EU steel demand stays on a recessionary trend, prospects bleaker as imports grow: Eurofer

The European Union’s steel sector performance in the first quarter of 2022 confirms a marked slowdown from the positive trend observed in 2021, reinforcing bleaker prospects for the rest of the year, European Steel Association Eurofer said Aug. 24.

Regional apparent steel consumption is expected to fall for the third time in four years, this time by 1.7%, while steel demand prospects remain highly uncertain, fuelled by the ongoing energy crisis, inflation, supply chain disruptions and Russia’s war in Ukraine. Import penetration has remained considerably high, the Brussels-based association said in a market outlook report.

Apparent steel consumption is set to recover in 2023 (up 5.6%), but demand overall remains subject to high levels of uncertainty among steel-using sectors. This uncertainty is set to last at least until the first quarter of 2023, conditional upon developments in the Russia-Ukraine war – which are unforeseeable at the time of writing – and its impact on global supply chains, Eurofer said.

“A gloomier outlook for the steel market for the rest of 2022 is consolidating and will most likely have spill-over effects also on 2023,” said Axel Eggert, Eurofer director general. “We have been facing skyrocketing energy prices and bottlenecks in supply chains for almost a year now, and the dire consequences of Russia’s invasion of Ukraine for half a year. Yet, there is no sign that uncertainty will ease any time soon, while steel imports in the EU are still significant: this is detrimental for a healthy EU steel industry.”

Despite a substantial 15.2% on-year growth in apparent steel consumption in 2021, followed by milder 6.5% growth in Q1 2022, to a total of 37.1 million mt in the quarter, this volume is still below the prepandemic peak of 2018, Eurofer said. A declining trend is expected for the rest of 2022, resulting in a moderate recession and in a further halving of output growth in steel-using sectors, where production is expected to grow just 1.1% this year, it said.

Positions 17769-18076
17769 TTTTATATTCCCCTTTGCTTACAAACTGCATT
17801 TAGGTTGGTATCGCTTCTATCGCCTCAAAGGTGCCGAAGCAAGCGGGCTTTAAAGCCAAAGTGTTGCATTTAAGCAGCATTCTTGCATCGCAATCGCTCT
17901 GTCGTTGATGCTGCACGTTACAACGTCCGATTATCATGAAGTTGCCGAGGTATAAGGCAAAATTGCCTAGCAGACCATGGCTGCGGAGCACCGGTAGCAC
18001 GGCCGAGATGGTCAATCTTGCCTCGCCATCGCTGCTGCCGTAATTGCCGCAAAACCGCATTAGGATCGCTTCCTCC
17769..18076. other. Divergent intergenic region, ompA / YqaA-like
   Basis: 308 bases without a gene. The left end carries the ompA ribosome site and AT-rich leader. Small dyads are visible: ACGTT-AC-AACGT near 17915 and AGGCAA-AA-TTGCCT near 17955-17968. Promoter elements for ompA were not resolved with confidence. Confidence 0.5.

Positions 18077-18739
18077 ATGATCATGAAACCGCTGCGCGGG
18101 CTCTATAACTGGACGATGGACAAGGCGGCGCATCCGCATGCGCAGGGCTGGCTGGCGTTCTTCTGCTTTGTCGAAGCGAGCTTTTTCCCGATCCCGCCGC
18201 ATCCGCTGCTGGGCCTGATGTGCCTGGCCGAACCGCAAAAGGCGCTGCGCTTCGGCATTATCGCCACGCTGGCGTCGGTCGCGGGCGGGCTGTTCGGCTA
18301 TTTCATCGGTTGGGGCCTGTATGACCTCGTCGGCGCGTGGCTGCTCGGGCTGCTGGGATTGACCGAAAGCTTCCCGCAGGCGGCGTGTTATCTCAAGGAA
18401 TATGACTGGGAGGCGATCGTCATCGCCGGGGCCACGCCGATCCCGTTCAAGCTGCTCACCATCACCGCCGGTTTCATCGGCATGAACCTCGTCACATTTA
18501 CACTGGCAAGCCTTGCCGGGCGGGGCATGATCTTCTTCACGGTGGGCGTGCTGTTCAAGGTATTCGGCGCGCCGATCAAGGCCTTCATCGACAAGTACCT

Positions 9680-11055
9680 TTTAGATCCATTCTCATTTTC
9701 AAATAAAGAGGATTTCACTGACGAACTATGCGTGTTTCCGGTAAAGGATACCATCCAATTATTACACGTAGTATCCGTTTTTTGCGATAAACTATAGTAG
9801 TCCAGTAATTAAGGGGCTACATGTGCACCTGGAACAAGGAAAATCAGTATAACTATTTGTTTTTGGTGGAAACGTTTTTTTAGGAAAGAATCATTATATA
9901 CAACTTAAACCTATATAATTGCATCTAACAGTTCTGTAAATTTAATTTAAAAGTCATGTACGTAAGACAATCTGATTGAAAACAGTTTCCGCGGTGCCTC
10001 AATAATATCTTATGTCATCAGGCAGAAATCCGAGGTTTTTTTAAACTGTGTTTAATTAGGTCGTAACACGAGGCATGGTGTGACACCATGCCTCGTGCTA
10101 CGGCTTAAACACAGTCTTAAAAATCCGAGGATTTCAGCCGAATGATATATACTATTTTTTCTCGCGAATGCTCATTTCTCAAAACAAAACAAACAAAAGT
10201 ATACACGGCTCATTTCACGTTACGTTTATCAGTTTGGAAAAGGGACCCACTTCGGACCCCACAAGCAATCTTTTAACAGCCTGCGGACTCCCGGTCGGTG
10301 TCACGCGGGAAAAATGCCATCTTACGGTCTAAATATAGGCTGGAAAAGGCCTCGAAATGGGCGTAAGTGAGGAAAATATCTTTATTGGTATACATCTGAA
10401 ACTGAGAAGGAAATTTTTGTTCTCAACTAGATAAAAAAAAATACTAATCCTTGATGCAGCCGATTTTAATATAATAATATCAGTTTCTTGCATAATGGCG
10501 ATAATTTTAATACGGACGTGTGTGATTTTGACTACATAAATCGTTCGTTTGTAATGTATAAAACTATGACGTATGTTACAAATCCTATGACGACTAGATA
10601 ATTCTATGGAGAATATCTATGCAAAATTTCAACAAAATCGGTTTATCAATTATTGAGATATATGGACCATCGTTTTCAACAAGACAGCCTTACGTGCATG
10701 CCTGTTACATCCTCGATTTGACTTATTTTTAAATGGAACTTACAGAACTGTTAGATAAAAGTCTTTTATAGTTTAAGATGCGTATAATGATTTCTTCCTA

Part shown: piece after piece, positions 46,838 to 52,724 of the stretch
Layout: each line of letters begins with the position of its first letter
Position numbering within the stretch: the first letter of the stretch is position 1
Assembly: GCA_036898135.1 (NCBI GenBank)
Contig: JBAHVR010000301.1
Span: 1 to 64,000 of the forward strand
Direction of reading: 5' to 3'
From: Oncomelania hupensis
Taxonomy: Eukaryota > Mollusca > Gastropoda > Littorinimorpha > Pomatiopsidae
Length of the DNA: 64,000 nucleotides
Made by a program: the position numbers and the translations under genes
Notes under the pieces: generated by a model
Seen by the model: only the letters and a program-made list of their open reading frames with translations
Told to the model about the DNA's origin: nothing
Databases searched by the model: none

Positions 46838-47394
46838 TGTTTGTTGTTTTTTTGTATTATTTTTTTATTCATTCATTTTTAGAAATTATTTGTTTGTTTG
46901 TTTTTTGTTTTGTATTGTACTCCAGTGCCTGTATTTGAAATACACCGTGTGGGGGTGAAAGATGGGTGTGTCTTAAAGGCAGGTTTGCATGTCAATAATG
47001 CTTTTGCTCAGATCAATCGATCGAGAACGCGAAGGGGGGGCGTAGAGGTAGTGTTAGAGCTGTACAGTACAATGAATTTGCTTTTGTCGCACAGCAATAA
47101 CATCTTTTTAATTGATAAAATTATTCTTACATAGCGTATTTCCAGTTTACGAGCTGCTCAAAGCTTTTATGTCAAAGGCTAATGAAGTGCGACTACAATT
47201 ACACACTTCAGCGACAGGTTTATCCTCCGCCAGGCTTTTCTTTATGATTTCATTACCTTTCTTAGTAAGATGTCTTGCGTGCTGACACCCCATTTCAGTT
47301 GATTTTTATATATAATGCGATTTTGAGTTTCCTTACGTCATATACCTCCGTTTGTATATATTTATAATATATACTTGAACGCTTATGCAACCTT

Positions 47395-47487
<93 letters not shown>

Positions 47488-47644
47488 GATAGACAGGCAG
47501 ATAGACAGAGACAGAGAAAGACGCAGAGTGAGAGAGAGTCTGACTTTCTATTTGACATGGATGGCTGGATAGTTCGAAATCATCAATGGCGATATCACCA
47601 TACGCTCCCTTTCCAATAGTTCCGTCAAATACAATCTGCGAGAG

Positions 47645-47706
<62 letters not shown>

Market participants told S&P Global Commodity Insights Aug. 24 that they saw production cuts as necessary to stabilize the bear market, with spiraling discounts doing little to stimulate trading. Platts assessed hot-rolled coil in Northern Europe down Eur10/mt Aug. 24 at Eur700/mt ($697.40/mt) ex-works Ruhr. Platts is part of S&P Global Commodity Insights.

The price peaked at Eur1,460/mt March 18, shortly after Russia’s Feb. 24 invasion of Ukraine sparked fears of market tightness.

Market overview

Growth in domestic deliveries was nearly flat on year in Q1 (up 0.2%, after a 1.2% rise in Q4 2021), mirroring the sluggish demand seen since the second half of 2021, according to the association’s report.

By contrast, 2021 deliveries had rebounded sharply, rising 11.3% over levels in 2020, which saw a COVID-19-related slump of 9.6% from 2019.

Imports into the EU continued to increase significantly in Q1, rising 28.8% on year, although this was a slower pace than in the fourth and third quarter of 2021 (up 43.4% and u[ 47.7% on year, respectively).

Despite a limited rise (up 0.4%) in the second quarter, import penetration over recent quarters has remained significantly high, the association maintained.

EU steel-using sectors

A more nuanced picture emerges for steel-using sectors in Q1, Eurofer said. The overall output figure is markedly positive (up 4.9% on year), which was higher than the previous quarter’s performance (up 2.6% on year), scoring the fifth consecutive year-on-year growth.

However, a closer look at individual sectors shows an uneven reality, it said.

“The favorable conditions experienced by construction, mechanical engineering and transport were able to offset the negative results of automotive and domestic appliances, which were hit first by the current global challenges,” the report said.

“However, the unfavorable conditions stemming from Russia’s ongoing war in Ukraine, with worsening supply chain issues, energy crisis and high production costs, are expected to negatively impact in the next quarters also on those sectors which were spared so far.”

For this reason, the steel-using sectors’ output for 2022 has been revised downward by half compared to Eurofer’s previous forecasts, and is now seen rising 1.1% on year versus the previous growth projection of 2%, it said.

Source: Steel Business Briefing Ltd